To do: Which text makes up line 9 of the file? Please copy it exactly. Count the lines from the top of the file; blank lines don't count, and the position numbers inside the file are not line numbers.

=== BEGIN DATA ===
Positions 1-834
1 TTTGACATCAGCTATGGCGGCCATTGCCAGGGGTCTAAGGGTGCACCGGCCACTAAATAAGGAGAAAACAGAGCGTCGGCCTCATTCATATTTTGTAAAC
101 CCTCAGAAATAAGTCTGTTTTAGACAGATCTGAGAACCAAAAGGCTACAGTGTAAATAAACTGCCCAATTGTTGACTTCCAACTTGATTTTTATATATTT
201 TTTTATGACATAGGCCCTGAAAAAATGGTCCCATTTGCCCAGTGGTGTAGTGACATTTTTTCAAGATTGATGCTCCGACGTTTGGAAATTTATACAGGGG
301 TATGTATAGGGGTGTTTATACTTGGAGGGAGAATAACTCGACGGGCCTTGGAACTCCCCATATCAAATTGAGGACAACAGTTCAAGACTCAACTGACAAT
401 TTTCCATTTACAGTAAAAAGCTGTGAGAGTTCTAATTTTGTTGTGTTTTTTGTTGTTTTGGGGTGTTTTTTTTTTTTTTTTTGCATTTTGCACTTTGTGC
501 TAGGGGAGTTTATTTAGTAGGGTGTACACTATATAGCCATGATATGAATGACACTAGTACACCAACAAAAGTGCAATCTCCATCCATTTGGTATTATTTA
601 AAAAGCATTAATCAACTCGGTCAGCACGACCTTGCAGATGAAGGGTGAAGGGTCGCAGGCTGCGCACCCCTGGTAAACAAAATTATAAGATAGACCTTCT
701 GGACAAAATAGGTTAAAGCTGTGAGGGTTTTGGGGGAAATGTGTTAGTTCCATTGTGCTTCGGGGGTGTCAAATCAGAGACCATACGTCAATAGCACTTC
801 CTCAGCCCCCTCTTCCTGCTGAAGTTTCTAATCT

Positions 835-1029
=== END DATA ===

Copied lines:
701 GGACAAAATAGGTTAAAGCTGTGAGGGTTTTGGGGGAAATGTGTTAGTTCCATTGTGCTTCGGGGGTGTCAAATCAGAGACCATACGTCAATAGCACTTC